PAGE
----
Just a little over a month ago, I asked what my readers would like to read. Rain said she wanted to see a post about “discrimination.” As that’s been in my drafts folder for several months, and a post I’ve been wanting to write for over one year, it wins. However, this is not a post about racial discrimination.

Discrimination: the unjust or prejudicial treatment of different categories of people or things, esp. on the grounds of race, age, or sex.

Agencies, facilitators, and other adoption professionals* routinely discriminate against prospective adoptive parents. Usually, they discriminate on the basis of religion. If you are not Christian, it can be very difficult to find an agency that will work with you. Another common form of discrimination is discrimination on the basis of sexual orientation – same sex couples need not apply to many agencies. Going along with this, somewhat, is discrimination on the basis of marital status. If you’re a single person, whether hetero- or homosexual, it’s going to be more difficult to find adoption professionals who will work with you.

If an agency doesn’t work with parents who aren’t Christian, that agency is discriminating on the basis of religion. That seems pretty evident, right? Don’t work with gay people? That’s discrimination on the basis of sexual orientation. What floors me is that some people don’t believe that these practices are discriminatory. Of course agencies pick and choose who they work with! That’s not discrimination, that’s just business. Or, the agencies are just choosing PAPs based on what “their” expectant parents want. That can’t be discrimination.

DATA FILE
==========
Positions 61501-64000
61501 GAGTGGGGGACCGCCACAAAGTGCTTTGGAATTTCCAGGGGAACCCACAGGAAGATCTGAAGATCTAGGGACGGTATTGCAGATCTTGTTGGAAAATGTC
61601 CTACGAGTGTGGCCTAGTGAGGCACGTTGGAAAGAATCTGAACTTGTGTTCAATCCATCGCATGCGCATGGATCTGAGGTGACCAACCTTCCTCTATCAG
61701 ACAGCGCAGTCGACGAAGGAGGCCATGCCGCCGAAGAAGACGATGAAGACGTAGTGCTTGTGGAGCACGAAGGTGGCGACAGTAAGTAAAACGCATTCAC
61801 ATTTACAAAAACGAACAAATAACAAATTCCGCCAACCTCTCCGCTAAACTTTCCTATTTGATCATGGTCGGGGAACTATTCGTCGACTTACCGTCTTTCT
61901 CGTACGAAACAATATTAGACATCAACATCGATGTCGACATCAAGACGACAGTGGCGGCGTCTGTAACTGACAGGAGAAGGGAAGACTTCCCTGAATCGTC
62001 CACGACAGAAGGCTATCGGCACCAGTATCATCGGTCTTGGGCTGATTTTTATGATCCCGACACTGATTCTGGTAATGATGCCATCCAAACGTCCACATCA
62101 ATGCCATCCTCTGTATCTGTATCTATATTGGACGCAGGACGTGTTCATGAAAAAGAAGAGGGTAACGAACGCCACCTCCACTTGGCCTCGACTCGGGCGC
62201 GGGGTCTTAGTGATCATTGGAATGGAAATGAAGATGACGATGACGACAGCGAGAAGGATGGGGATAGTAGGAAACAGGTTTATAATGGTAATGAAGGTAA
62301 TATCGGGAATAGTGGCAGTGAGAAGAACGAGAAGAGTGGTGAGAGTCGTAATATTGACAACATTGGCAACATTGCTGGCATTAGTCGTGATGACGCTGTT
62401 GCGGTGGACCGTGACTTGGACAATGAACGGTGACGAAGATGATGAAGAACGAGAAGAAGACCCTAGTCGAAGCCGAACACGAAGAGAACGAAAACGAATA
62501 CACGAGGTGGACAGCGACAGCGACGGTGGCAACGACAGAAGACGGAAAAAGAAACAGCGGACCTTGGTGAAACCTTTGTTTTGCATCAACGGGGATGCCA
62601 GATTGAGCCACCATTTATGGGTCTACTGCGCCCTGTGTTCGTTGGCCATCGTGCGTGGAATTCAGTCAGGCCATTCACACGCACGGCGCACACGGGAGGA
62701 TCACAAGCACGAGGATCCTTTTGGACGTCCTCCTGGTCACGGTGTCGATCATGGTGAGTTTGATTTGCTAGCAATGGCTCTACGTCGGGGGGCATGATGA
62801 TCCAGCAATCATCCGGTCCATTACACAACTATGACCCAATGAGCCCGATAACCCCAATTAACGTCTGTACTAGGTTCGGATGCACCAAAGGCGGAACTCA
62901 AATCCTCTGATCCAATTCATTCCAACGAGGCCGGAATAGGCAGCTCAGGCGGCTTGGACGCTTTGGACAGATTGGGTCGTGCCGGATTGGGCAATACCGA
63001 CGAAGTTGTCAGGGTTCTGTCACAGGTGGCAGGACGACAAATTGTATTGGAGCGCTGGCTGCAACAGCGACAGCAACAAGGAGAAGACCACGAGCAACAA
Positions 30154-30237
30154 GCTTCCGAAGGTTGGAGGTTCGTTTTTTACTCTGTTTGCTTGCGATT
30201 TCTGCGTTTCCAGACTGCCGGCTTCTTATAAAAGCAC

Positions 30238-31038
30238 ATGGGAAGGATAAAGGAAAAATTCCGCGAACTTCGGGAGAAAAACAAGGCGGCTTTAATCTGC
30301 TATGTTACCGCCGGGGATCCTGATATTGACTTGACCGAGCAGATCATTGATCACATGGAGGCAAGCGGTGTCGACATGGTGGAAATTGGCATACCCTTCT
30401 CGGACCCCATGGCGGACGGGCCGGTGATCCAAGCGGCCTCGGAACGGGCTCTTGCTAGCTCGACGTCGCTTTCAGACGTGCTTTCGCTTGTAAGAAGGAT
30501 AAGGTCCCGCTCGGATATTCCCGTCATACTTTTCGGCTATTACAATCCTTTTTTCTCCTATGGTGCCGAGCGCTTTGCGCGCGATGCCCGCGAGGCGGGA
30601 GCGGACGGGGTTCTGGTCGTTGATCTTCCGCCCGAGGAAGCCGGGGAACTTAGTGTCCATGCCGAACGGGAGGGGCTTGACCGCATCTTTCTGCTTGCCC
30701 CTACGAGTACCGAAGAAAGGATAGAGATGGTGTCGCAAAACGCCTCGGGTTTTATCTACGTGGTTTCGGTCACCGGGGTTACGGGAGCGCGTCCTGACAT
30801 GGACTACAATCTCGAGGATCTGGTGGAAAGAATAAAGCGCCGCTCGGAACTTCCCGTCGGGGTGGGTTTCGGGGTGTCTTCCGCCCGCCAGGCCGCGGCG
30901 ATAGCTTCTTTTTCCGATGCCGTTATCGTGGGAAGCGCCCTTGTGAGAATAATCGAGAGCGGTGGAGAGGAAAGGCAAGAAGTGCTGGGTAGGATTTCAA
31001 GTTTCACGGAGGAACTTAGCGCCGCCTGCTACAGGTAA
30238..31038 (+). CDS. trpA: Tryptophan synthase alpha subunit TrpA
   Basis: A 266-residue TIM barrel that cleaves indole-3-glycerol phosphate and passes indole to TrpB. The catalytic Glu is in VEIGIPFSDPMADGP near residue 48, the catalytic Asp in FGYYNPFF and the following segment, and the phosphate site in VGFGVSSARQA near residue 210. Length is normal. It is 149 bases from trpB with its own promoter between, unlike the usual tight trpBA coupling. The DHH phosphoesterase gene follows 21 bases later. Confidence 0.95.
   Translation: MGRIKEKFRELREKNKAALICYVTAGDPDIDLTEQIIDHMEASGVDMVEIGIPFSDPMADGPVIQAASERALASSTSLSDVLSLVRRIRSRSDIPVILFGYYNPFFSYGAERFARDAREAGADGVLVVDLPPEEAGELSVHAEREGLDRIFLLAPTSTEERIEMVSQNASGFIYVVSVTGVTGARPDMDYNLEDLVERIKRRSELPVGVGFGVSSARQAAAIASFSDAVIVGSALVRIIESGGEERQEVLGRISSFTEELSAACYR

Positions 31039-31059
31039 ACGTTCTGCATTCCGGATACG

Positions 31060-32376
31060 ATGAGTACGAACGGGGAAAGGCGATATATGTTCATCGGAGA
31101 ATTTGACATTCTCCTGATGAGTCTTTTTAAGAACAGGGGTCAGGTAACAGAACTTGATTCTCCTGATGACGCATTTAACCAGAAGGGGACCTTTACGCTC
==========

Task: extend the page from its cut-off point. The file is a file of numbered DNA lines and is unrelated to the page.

By definition, if an agency chooses not to work with a PAP because of religion, sexual orientation, or marital status, that’s discrimination. You can dress it up or excuse it however you want, but it doesn’t change the fact that the agency is practicing discrimination.

I had one guy on Adoptive Families Circle argue with me repeatedly over whether or not choosing PAPs based on religion, etc. was discrimination. He said it wasn’t; it was just my “opinion” that it was. He finally stopped. I don’t think I changed his mind. I just think he got tired. Which is fine, because I’m right.

I do not recommend working with agencies that discriminate against anyone, even if you don’t happen to fall in the category that is discriminated against. For example, if you are a churchgoing Christian, you can work with, say, Bethany Christian Services. However, I don’t recommend that, as you are tacitly approving their discrimination against non-churchgoing Christians. (Bethany won’t work with you if you don’t go to church.) Of course, maybe you’re one of those people who believe that children are better off in Christian homes.

You’re wrong.

I’m not arguing against religion. Not at all. But research indicates that children are not better off in homes that practice any specific religion. Similarly, research also shows that children are not better off in homes with two parents of the opposite sex. Research also shows that, when agencies discriminate against PAPs, the children are the ones who get hurt. It is not in the best interests of children for agencies to discriminate based on what the owners of said agencies think is best.